NASA fires 'Voyager 1' after 37 years


In order to keep the spacecraft running, its thrusters have to function properly, but engineers weren't sure if the small devices were going to work considering they hadn't been used since November 1980.

Being able to use the backup thrusters means the lifespan of Voyager 1 has been extended by two or three years, added Suzanne Dodd, project manager for Voyager.

In a blog post, the agency explained that Voyager 1's main attitude control thrusters had been degrading, making it hard to reorient the spacecraft so that its antenna points back towards Earth. At 13 billion miles from Earth, there's no mechanic shop nearby to get a tune-up. However, almost 20 hours after firing up the backup thrusters, engineers received a signal from the Voyager back on Earth, which meant their test was successful.

Voyager 1 was launched in 1977 and flew past Jupiter and Saturn in 1979 and 1980 respectively. Voyager 1, NASA's far away and active spacecraft, is the only human-made object in interstellar space, the environment between the stars.

Aerojet Rocketdyne developed all of the Voyager's thrusters. The probe now uses its attitude control thrusters to make tiny corrections - firing for only milliseconds at a time - to rotate it to point its antenna towards Earth.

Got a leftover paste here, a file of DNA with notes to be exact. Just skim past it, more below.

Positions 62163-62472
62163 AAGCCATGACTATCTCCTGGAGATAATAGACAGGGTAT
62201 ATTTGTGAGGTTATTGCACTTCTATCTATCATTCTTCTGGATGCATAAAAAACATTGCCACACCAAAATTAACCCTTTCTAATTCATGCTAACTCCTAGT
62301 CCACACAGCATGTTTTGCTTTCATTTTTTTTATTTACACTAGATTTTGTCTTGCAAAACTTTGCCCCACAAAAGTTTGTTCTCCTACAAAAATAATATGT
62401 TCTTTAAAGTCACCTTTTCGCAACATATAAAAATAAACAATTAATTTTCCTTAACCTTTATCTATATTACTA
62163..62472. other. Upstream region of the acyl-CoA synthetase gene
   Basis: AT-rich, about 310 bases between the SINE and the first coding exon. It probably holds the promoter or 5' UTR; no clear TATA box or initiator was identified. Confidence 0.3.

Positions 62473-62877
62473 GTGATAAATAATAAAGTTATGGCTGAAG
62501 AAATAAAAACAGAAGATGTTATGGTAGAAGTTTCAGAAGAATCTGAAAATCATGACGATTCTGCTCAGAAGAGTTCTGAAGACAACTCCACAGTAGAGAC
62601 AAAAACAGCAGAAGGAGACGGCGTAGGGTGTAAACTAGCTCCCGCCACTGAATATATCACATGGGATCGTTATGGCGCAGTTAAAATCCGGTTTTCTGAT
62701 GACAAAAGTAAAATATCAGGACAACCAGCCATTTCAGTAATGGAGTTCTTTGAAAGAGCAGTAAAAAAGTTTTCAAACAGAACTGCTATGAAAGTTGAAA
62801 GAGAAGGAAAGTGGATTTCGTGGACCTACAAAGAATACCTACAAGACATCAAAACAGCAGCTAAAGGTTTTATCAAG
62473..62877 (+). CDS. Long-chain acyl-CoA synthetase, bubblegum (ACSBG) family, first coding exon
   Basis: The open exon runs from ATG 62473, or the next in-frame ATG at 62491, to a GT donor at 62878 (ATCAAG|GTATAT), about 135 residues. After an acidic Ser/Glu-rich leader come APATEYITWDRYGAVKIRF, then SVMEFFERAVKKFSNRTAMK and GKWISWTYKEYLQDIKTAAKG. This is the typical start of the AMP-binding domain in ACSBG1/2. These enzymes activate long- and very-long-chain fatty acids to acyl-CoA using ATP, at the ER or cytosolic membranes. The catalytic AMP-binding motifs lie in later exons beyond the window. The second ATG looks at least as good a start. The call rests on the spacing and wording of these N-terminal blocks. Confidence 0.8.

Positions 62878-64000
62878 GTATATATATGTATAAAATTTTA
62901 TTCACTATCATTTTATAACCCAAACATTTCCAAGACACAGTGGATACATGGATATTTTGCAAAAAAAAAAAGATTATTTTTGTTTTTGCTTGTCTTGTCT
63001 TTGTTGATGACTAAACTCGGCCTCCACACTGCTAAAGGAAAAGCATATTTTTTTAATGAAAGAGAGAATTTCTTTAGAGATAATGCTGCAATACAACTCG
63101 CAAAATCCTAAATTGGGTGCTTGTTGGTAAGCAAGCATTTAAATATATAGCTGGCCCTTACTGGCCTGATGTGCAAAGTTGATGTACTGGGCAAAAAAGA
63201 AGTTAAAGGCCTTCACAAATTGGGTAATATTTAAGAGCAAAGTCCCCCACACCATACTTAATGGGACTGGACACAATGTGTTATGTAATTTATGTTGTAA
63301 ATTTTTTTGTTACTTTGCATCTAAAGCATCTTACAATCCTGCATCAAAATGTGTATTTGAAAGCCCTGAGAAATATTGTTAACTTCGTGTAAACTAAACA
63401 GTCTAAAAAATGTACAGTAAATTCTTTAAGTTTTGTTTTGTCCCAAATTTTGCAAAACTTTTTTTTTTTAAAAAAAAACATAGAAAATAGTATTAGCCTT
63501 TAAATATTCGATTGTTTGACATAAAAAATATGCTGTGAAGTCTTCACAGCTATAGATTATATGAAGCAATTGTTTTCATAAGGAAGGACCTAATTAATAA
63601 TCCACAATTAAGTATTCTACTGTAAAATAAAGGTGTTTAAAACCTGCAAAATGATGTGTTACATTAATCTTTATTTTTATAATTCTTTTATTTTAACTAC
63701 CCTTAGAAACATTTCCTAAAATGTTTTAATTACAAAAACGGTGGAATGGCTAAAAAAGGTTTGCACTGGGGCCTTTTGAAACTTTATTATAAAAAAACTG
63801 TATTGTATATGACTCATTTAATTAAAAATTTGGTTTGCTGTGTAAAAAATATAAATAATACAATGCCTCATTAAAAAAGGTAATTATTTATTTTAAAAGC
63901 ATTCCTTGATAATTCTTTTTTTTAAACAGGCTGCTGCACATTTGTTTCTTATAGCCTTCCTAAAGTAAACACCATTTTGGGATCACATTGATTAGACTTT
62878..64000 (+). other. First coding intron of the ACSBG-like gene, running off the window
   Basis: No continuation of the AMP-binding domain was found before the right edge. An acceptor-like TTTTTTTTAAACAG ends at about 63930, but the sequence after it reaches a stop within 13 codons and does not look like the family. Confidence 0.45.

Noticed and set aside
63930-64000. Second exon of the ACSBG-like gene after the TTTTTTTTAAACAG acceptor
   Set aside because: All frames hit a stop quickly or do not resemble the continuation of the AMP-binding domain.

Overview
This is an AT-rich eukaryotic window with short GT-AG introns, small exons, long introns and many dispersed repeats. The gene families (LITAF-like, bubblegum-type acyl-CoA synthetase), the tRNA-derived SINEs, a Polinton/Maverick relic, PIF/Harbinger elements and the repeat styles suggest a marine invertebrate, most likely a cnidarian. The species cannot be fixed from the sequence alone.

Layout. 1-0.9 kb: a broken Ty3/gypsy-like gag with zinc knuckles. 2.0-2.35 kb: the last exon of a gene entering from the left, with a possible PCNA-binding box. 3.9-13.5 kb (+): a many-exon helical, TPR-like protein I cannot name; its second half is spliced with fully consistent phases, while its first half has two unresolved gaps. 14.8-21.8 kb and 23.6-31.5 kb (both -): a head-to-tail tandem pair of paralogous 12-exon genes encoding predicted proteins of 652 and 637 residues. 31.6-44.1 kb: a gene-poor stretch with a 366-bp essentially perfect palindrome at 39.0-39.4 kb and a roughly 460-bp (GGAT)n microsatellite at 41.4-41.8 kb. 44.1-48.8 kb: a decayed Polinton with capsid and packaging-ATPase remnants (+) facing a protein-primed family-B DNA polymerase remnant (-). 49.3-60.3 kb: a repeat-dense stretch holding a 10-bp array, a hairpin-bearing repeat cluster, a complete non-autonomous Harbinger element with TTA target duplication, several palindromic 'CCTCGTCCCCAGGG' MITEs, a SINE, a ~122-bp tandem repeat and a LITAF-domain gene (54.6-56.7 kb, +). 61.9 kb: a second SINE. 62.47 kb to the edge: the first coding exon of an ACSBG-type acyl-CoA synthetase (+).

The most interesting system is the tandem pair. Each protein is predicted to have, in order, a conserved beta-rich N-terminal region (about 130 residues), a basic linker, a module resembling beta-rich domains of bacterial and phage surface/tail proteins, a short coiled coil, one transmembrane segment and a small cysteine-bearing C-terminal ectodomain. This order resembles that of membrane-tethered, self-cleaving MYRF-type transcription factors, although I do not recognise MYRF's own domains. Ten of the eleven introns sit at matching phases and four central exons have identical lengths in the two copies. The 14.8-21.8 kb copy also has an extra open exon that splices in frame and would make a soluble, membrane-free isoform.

Humanity's most distant spacecraft surprised its operators by answering the call to fire up rockets that have not been used in nearly 40 years. They allowed on an exceptional solution: Try giving the job of orientation to a set of thrusters that had been resting for 37 years.

To reawaken these dormant thrusters the team had to go back to the original Voyager documentation.

After reviewing decades-old data and software "that was coded in an outdated assembler language", JPL engineers, led by JPL Chief Engineer Chris Jones, determined it was safe to attempt to fire them.

On the last Tuesday, Voyager engineers fired up the 4 TCM thrusters for the first time in 37 years and examined their capacity to orient the spacecraft using 10-millisecond pulses.

In the early days of the mission, Voyager 1 flew by Jupiter, Saturn, and important moons of each. According to NASA, the re-awakened thrusters were just as effective as the attitude control thrusters. "The mood was one of relief, joy and incredulity after witnessing these well-rested thrusters pick up the baton as if no time had passed at all", Todd Barber, a propulsion engineer, said in the statement. JPL operates Voyager and the Deep Space Network (DSN) that receives the signals.

They will likely also conduct similar tests on the backup thrusters on Voyager 2.